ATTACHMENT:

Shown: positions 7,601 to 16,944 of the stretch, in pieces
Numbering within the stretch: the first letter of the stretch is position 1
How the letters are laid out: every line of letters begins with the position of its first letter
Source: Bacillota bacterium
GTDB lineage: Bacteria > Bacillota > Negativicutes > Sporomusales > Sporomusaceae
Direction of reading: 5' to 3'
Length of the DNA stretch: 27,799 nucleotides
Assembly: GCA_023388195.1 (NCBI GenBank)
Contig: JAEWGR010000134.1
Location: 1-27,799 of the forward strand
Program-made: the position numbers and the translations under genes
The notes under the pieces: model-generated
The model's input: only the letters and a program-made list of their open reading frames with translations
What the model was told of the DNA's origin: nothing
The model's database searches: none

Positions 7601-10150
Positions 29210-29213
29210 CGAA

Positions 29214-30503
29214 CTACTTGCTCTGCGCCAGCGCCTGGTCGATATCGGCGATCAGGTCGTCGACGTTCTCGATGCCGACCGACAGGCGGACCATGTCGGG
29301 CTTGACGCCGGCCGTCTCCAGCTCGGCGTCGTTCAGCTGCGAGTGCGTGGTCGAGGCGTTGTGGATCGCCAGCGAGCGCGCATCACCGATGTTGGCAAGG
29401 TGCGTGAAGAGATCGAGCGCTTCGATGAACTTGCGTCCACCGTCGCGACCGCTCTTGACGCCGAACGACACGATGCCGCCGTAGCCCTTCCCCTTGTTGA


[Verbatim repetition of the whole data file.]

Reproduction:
Shown: positions 7,601 to 16,944 of the stretch, in pieces
Numbering within the stretch: the first letter of the stretch is position 1
How the letters are laid out: every line of letters begins with the position of its first letter
Source: Bacillota bacterium
GTDB lineage: Bacteria > Bacillota > Negativicutes > Sporomusales > Sporomusaceae
Direction of reading: 5' to 3'
Length of the DNA stretch: 27,799 nucleotides
Assembly: GCA_023388195.1 (NCBI GenBank)
Contig: JAEWGR010000134.1
Location: 1-27,799 of the forward strand
Program-made: the position numbers and the translations under genes
The notes under the pieces: model-generated
The model's input: only the letters and a program-made list of their open reading frames with translations
What the model was told of the DNA's origin: nothing
The model's database searches: none

Positions 7601-10150
Positions 29210-29213
29210 CGAA

Positions 29214-30503
29214 CTACTTGCTCTGCGCCAGCGCCTGGTCGATATCGGCGATCAGGTCGTCGACGTTCTCGATGCCGACCGACAGGCGGACCATGTCGGG
29301 CTTGACGCCGGCCGTCTCCAGCTCGGCGTCGTTCAGCTGCGAGTGCGTGGTCGAGGCGTTGTGGATCGCCAGCGAGCGCGCATCACCGATGTTGGCAAGG
29401 TGCGTGAAGAGATCGAGCGCTTCGATGAACTTGCGTCCACCGTCGCGACCGCTCTTGACGCCGAACGACACGATGCCGCCGTAGCCCTTCCCCTTGTTGA